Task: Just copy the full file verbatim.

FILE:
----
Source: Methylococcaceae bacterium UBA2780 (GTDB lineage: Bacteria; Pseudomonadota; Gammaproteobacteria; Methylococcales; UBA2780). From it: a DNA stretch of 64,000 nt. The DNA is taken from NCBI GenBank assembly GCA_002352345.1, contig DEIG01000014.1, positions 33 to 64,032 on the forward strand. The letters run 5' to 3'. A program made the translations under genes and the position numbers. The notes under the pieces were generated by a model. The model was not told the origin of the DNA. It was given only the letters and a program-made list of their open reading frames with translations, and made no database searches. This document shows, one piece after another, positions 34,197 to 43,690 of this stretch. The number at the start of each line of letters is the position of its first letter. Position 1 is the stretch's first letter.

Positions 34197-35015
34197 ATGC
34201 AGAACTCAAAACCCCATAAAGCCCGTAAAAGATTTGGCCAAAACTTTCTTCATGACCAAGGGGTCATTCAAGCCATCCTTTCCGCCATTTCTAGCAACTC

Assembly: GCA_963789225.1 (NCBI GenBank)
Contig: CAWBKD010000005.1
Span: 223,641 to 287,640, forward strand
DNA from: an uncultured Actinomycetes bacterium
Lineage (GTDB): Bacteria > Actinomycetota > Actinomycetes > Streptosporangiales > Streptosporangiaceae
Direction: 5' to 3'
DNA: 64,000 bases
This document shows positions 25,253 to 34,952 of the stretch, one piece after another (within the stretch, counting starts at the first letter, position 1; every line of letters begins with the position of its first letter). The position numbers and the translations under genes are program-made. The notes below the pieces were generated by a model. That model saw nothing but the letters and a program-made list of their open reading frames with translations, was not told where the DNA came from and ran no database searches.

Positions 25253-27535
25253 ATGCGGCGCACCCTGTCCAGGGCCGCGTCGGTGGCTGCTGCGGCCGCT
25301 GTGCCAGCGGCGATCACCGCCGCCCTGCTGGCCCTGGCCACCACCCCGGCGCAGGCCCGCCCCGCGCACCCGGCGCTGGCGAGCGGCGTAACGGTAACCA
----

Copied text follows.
Source: Methylococcaceae bacterium UBA2780 (GTDB lineage: Bacteria; Pseudomonadota; Gammaproteobacteria; Methylococcales; UBA2780). From it: a DNA stretch of 64,000 nt. The DNA is taken from NCBI GenBank assembly GCA_002352345.1, contig DEIG01000014.1, positions 33 to 64,032 on the forward strand. The letters run 5' to 3'. A program made the translations under genes and the position numbers. The notes under the pieces were generated by a model. The model was not told the origin of the DNA. It was given only the letters and a program-made list of their open reading frames with translations, and made no database searches. This document shows, one piece after another, positions 34,197 to 43,690 of this stretch. The number at the start of each line of letters is the position of its first letter. Position 1 is the stretch's first letter.

Positions 34197-35015
34197 ATGC
34201 AGAACTCAAAACCCCATAAAGCCCGTAAAAGATTTGGCCAAAACTTTCTTCATGACCAAGGGGTCATTCAAGCCATCCTTTCCGCCATTTCTAGCAACTC

Assembly: GCA_963789225.1 (NCBI GenBank)
Contig: CAWBKD010000005.1
Span: 223,641 to 287,640, forward strand
DNA from: an uncultured Actinomycetes bacterium
Lineage (GTDB): Bacteria > Actinomycetota > Actinomycetes > Streptosporangiales > Streptosporangiaceae
Direction: 5' to 3'
DNA: 64,000 bases
This document shows positions 25,253 to 34,952 of the stretch, one piece after another (within the stretch, counting starts at the first letter, position 1; every line of letters begins with the position of its first letter). The position numbers and the translations under genes are program-made. The notes below the pieces were generated by a model. That model saw nothing but the letters and a program-made list of their open reading frames with translations, was not told where the DNA came from and ran no database searches.

Positions 25253-27535
25253 ATGCGGCGCACCCTGTCCAGGGCCGCGTCGGTGGCTGCTGCGGCCGCT
25301 GTGCCAGCGGCGATCACCGCCGCCCTGCTGGCCCTGGCCACCACCCCGGCGCAGGCCCGCCCCGCGCACCCGGCGCTGGCGAGCGGCGTAACGGTAACCA